The corporate chokehold on individual freedoms needs greater vigilance. If you asked someone twenty years ago what they thought of random drug testing, stealth eavesdropping techniques, etc., you would probably get a much more appalled response than you would today. What are we in danger of not being appalled about twenty years from now?

    More sites [dmoz.org] on this topic, esp. 46-49 of this ruling [uscourts.gov].

  • Re:Ugly Flash (Score:5, Insightful)

    by logicnazi (169418) <logicnazi@gma[ ]com ['il.' in gap]> on Thursday December 06, 2001 @05:35PM (#2667327) Homepage
    Jesus...KPMG has really won haven't they. With one stupid letter they managed to get more free advertising and even active links than X10 has purchased during its entire lifetime. Given the way modern search enginges work this probably boosts it up to the top of the heap in search results as well.
  • by conan_albrecht (446296) on Thursday December 06, 2001 @05:35PM (#2667340)
    If this were a small little startup company, I would be the first to say that it's a wonderful little advertising trick.

    But this is one of the largest accounting/consulting firms in the world. They don't need tricks like this to advertise. The negative press they're going to get off of it is much worse because it discredits them. Despite this stupid move, KPMG is actually very reputable and is great company to work for.

    Advertising and quality of company issues aside, I'm trying to determine whether which is funnier, this request about links or the silly legal statement they append to every e-mail sent from kpmg mail servers:

    The information in this email is confidential and may be legally privileged. It is intended solely for the addressee. Access to this email by anyone else is unauthorized.

    If you are not the intended recipient, any disclosure, copying, distribution or any action taken or omitted to be taken in reliance on it, is prohibited and may be unlawful. When addressed to our clients any opinions or advice contained in this email are subject to the terms and conditions expressed in the governing KPMG client engagement letter.

  • Re:Ugly Flash (Score:3, Insightful)

    by fjordboy (169716) on Thursday December 06, 2001 @05:37PM (#2667352) Homepage
    Whoa! someone got hit with the clue stick! ouch! that bit of enlightenment must have hurt. :)

    tis the truth, but who cares? It was freaking effective. :)

    I'm about to do the same thing for Swift-Networks.com [swift-networks.com] to add a little bit more traffic. :)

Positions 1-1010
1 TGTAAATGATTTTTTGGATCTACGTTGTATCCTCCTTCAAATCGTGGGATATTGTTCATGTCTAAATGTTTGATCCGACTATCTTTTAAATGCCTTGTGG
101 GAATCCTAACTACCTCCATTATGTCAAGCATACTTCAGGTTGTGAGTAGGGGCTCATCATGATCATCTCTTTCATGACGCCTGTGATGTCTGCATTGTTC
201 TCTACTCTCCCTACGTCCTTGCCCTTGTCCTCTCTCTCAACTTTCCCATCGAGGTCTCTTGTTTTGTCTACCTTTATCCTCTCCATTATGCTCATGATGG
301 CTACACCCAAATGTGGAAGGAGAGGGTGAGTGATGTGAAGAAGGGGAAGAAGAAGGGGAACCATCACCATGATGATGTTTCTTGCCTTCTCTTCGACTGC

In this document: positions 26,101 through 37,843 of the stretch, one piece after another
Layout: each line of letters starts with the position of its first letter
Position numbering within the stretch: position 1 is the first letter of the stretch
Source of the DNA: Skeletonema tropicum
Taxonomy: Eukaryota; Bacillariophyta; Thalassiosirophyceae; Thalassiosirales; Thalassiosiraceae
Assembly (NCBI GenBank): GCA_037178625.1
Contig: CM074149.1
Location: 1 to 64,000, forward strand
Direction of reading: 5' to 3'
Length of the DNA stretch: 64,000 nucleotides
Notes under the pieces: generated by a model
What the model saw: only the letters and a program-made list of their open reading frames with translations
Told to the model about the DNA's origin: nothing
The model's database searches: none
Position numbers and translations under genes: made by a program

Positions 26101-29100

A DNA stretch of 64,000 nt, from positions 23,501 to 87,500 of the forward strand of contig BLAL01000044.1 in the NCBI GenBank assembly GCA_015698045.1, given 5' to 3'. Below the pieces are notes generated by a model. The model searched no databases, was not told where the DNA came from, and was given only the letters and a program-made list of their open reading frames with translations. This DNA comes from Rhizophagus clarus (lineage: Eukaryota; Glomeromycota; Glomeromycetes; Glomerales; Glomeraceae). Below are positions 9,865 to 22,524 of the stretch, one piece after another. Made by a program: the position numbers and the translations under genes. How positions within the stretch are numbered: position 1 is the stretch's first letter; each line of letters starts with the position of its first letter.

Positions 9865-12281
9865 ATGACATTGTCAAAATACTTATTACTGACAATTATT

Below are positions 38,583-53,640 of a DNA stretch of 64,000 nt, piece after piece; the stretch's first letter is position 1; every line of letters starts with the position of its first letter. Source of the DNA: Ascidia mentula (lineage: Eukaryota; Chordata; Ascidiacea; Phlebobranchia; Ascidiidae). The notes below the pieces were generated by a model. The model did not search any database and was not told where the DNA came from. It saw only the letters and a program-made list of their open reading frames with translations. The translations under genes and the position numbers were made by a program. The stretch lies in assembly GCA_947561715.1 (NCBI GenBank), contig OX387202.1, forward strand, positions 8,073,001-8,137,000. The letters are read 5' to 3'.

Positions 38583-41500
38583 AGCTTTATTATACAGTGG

• IANAL but... (Score:5, Insightful)

    by sheetsda (230887) <doug@sheets.gmail@com> on Thursday December 06, 2001 @05:43PM (#2667404)
    please be aware such links require that a formal Agreement exist between our two parties, as mandated by our organization's Web Link Policy."

    So its their policy, so what? It's not a contract, what binds anyone to abide by it? They can't do anything about it if he links to them, not to mention the free speech implications. This was just a lame attempt to shut off some bad press and ironically they're getting tons of attention for doing it. Perhaps that affect is the intention.

  • by Sierpinski (266120) on Thursday December 06, 2001 @06:07PM (#2667601)
    After seeing this story here on /., I wanted to check out their site, http://www.kpmg.com [kpmg.com] to see more about their company. I was immediately taken to this page [kpmg.com] which said that the browser I was using (Netscape 6.1) was incompatible, and that I could go to the Netscape or IE site to "download the latest browser". Apparently KPMG isn't aware that I HAVE already downloaded the latest browser.

    (NOTE: Others not using Netscape 6.1 might not see the error message I saw when they click on the above link. I haven't tested it, and am not sure how they have their site setup.)

    I tend to be a bit technological-oriented when I look at a company, and how well their website is done gives me a good impression of:
    • How much they care about their website
    • How web-saavy their tech people are
    • The ability of the people in charge to think critically
    • Whether or not I would want to do business with them


    It's bad enough they won't want people linking to their site. God forbid it should get them some new business! Watch out, nobody better send them a letter in the mail, or they might come and getcha!
  • by D_Gr8_BoB (136268) on Thursday December 06, 2001 @06:21PM (#2667693)
    Here's a link [kpmg.com] to their actual disclaimer page. By posting this, I'm violating both their "no linking without permission" policy and their "no links that bypass the homepage" policy.